Highly sensitive robots, complex hand prostheses, new quality of clinical images - three candidates nominated for the Deutscher Zukunftspreis award 2017
Press release of 13 September 2017
Prof. Dr.-Ing. Sami Haddadin presenting his invention Panda
Munich. It can drill, fasten a screw and sort objects – and one day it could even be able to care for the elderly: Panda is a helper in many situations. A highly sensitive robot, that is focused on the interaction with people. And: it is adaptive and easy to operate. Similar to a smartphone, there is no need for time-consuming programming, it can be fed with apps allowing it to constantly expand its skills. According to experts, the seven-axis robot arm could revolutionise the robot market. Its inventor, Sami Haddadin, Professor at the University of Hanover and co-founder of the Munich company FRANKA EMIKA Ltd., calls it the “democratisation of digital automation”. Panda – a robot for everybody.
Prof. Dr.-Ing. Sami Haddadin with his team is one of the three researchers nominated for the Deutscher Zukunftspreis award. The prize is presented by Federal President Frank-Walter Steinmeier at the Kraftwerk Berlin on 29 November 2017. Haddadin had been proposed for nomination by the German Patent and Trade Mark Office, among others
Nominees for the Deutscher Zukunftspreis 2017 (from left): Prof. Sami Haddadin, Dr. Simon Haddadin and Dipl.-Inf. (FH) Sven Parusel
Today the three nominees have been announced in a press conference in Deutsches Museum in Munich. Two engineers, Klaus Dieter Engel and Stefan Schulz, with their projects are nominated in addition to Haddadin:
With syngo.via Cinematic Rendering, Dr. Klaus Dieter Engel at Siemens Healthineers - Siemens Healthcare GmbH in Erlangen has made essential progress on 3D clinical visualisation. This method of display presents photorealistic vivid images of unprecedented clarity of organs, vessels and bones. Physicians can see and localise details more clearly, allowing them to better recognise, for example, fractures and internal injuries, and to more accurately place what are known as stents, tubular support structures for vessels. In contrast to former imaging, these images are instantly comprehensible also to non-experts.
In his company Vincent Systems in Karlsruhe, Dr.-Ing. Stefan Schulz develops highly innovative bionic hand and finger prostheses. Bionic prostheses can replace a lost limb and still enable complex movements and functions. Stefan Schulz particularly well reconciles the conflicting aims of creating a robust yet lightweight prosthesis, a problem that has been difficult to resolve. Schulz's bionic hand prosthesis is said to be the smallest in size and lightest in weight in the world, offering a higher quality of life than other products also for children.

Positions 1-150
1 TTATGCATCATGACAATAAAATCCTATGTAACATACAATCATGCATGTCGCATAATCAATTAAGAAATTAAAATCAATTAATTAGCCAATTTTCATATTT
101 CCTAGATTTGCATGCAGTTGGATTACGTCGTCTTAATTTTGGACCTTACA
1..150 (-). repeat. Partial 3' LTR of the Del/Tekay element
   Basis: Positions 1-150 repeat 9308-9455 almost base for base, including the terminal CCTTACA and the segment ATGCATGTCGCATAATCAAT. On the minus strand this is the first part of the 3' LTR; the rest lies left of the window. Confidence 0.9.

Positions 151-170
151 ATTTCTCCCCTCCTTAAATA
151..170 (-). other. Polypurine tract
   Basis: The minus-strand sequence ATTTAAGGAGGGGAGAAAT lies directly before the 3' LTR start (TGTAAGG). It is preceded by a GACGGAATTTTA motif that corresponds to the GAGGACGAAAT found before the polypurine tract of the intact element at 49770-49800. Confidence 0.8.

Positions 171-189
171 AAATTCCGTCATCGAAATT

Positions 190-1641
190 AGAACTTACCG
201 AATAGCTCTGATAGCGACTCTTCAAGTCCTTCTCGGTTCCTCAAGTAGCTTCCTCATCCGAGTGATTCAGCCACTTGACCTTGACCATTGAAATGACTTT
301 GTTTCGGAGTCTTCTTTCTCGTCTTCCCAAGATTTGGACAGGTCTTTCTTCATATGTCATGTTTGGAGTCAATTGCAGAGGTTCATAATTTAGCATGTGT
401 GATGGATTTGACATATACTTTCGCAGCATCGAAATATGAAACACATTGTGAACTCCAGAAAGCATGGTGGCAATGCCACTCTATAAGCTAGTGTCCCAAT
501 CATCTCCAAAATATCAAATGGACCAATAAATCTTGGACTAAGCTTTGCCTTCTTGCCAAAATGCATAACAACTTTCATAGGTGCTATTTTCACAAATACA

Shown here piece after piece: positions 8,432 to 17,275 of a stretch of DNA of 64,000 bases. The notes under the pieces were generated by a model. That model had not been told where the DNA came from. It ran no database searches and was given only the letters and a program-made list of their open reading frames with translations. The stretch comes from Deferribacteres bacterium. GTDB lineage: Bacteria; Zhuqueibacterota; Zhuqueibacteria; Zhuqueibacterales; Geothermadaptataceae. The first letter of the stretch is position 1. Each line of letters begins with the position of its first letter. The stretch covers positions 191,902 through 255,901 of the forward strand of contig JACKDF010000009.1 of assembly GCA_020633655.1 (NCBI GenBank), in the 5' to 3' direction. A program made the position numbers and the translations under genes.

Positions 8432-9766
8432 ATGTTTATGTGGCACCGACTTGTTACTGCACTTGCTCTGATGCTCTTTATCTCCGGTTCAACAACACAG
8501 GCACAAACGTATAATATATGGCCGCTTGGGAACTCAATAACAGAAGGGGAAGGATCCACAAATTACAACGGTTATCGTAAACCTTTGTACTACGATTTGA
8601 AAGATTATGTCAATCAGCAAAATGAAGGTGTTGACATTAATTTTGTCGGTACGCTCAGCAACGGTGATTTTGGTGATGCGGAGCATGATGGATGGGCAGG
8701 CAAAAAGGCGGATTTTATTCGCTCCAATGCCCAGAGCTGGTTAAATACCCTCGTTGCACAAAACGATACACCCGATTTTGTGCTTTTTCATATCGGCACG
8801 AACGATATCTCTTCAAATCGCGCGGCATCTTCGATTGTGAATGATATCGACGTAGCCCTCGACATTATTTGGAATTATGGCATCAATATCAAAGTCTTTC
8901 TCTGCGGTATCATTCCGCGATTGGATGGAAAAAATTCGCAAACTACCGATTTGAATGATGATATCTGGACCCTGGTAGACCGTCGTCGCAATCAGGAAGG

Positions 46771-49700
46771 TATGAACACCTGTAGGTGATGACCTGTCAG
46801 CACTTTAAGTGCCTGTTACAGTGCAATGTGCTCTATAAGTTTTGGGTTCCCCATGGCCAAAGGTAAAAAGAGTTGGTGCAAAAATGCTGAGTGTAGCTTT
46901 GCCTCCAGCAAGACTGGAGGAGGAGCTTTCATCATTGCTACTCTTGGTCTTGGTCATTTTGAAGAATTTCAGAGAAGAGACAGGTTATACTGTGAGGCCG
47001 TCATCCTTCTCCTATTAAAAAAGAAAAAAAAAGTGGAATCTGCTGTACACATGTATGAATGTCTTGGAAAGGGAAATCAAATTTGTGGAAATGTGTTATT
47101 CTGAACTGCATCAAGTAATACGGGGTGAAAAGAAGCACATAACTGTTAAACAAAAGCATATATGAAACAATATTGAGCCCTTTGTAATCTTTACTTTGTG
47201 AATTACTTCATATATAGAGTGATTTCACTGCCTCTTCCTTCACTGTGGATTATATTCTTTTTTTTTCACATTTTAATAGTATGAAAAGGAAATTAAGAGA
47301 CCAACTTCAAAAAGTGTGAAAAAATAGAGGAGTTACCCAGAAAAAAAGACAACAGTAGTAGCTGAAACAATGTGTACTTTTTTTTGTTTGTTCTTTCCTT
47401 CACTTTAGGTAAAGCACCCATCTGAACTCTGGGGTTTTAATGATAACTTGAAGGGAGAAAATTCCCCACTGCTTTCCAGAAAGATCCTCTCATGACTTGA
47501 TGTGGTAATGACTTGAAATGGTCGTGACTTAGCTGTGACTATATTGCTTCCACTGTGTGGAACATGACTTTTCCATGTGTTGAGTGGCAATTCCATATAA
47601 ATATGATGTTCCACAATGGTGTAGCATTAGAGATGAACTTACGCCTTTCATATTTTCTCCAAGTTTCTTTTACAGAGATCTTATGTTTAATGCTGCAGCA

DPMA President Rudloff-Schäffer: "Zukunftspreis rewards innovative power"
"To ensure that we are at the forefront of international competition, we heavily rely on highly qualified researchers and their innovative spirit. The three nominees show that innovative power is a great strength of our country. They also impressively demonstrate how technological innovation can serve the well-being of People", said DPMA President Cornelia Rudloff-Schäffer on occasion of the nomination. "The prestigious Zukunftspreis award of the Federal President rewards innovative power and, at the same time, gives it the public platform it deserves."
The Deutscher Zukunftspreis award, endowed with 250,000 euros in prize money, will be presented this year for the 21st time already. Big German science and industry associations and institutions propose particularly innovative scientists and their work for nomination. The scientific-technological level of innovation and the potential to translate this achievement into the creation of sustainable jobs are decisive factors. The scientific value as well as the economic and social importance of the projects are assessment criteria applied by the nine-member jury.
The German Patent and Trade Mark Office
Inventiveness and creativity need effective protection. The DPMA is the German centre of expertise for all intellectual property rights - for patents, utility models, trade marks and registered designs. As the largest national patent office in Europe and the fifth largest national patent office in the world, it is committed to Germany's future as a country of inventors in a globalised economy. Its roughly 2,600 staff based at three locations - Munich, Jena and Berlin - are service providers for inventors and companies. They implement the innovation strategies of the Federal administration and develop national, European and international IP systems further.
Last updated: 22/02/18